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Medical Breakthroughs: Barostim implant procedure to prevent heart failure

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Millions suffer from heart failure every year.

For many, if medication doesn't work, the only option left is a heart transplant. Now, a new device is sparking life into failing hearts.

One in 20 adults has heart disease and one person dies every 33 seconds from it. It's the leading cause of death for both men and women.

"When you have weak heart muscles, you can either die because of progressive heart muscle dysfunction or because of sudden death," Cardiologist Richard Jantz said.

Treatments include medication, stents, bypass surgery and pacemakers. But now, there's a new way to keep hearts beating.

"Barostim, which is a novel approach to modulate the autonomic nervous system," Jantz said.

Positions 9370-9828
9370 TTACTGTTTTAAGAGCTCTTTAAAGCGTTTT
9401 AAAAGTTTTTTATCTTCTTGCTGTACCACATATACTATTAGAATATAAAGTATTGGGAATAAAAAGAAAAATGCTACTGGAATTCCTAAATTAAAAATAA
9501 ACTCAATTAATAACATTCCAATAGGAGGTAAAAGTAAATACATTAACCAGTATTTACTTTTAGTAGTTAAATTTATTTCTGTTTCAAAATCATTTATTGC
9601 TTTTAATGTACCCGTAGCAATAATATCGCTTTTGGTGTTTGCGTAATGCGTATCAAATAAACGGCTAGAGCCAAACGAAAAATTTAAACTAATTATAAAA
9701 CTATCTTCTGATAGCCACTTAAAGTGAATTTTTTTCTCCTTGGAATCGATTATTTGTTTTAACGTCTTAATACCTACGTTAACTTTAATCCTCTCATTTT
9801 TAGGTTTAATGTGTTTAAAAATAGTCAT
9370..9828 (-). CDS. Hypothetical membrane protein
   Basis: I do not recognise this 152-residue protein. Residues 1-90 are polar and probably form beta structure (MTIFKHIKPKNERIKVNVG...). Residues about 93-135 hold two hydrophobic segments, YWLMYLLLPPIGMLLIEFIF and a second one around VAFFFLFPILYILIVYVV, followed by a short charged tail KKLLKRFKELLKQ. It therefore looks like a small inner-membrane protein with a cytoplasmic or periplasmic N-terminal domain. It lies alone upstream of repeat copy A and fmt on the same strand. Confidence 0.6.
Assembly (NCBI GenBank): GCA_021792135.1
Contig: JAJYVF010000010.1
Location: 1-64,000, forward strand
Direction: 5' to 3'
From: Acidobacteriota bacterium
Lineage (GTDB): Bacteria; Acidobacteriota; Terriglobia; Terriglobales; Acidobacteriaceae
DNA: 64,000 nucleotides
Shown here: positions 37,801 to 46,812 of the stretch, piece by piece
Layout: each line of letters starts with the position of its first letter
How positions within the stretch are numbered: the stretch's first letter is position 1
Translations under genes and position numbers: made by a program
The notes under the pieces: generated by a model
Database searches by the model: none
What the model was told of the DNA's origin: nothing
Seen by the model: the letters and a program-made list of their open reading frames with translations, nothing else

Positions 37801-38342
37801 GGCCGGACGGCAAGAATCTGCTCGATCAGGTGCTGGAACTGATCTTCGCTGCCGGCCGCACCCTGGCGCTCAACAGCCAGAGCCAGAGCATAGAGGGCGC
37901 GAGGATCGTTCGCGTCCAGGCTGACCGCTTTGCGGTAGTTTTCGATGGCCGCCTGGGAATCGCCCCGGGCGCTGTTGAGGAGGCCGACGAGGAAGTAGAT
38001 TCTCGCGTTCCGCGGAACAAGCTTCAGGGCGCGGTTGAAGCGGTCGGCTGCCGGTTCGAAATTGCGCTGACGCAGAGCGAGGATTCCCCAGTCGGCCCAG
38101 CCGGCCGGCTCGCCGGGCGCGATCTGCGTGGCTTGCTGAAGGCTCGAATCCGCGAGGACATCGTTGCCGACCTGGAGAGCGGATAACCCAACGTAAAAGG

Used in combination with heart failure medication, Jantz implants the Barostim device just under the skin.

"It stimulates the carotid sinus, and it tends to modulate the adrenaline levels and the vagal tone," Jantz said.

Baroreceptors are responsible for telling the nervous system how to regulate heart, kidney, and vascular function. By activating proper regulation of these functions, the workload on the heart is reduced, helping it to pump more effectively.

"It improves your quality of life and your functional capacity, reduce your risk for hospitalization, but it also improves the likelihood that you would not require a heart transplant or a ventricular assist device," Jantz said.

The Barostim procedure is an outpatient procedure and is FDA approved. Now, new studies are being done to implant the wires without any incisions.

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